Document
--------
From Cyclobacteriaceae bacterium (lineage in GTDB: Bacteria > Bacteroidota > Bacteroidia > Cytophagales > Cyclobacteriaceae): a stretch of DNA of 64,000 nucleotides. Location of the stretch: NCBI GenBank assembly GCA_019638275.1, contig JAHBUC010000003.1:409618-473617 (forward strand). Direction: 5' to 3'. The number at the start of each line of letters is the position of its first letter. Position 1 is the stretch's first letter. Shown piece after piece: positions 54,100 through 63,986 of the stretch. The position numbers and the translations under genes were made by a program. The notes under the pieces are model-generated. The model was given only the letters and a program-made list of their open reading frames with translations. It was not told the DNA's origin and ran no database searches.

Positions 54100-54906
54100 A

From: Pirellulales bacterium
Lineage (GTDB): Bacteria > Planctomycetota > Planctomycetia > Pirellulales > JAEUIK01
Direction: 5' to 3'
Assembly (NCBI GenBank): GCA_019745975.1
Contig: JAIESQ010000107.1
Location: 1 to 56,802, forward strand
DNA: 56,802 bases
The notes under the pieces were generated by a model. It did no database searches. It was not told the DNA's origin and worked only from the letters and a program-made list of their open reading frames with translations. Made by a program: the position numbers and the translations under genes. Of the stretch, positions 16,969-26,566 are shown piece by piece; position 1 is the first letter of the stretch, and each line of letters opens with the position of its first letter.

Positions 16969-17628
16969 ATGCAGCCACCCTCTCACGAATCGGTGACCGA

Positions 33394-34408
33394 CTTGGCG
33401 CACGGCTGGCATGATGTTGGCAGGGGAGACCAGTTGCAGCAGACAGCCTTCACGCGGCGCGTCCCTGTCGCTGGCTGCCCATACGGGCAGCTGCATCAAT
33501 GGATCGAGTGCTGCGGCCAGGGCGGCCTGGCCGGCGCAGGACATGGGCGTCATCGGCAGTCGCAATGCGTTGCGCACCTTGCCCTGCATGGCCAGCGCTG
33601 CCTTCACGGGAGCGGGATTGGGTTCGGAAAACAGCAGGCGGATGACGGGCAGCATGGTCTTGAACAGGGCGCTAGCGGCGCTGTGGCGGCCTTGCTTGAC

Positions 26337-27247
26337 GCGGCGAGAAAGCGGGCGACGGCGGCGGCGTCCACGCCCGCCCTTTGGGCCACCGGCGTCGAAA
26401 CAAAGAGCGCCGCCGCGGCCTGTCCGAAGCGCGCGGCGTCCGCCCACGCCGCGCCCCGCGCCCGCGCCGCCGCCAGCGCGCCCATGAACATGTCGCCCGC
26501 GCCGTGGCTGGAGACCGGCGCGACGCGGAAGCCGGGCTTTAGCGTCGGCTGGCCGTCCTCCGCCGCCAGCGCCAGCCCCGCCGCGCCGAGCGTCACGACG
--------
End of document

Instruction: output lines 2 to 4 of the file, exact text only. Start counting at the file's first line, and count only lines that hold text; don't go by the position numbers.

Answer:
Positions 54100-54906
54100 A

From: Pirellulales bacterium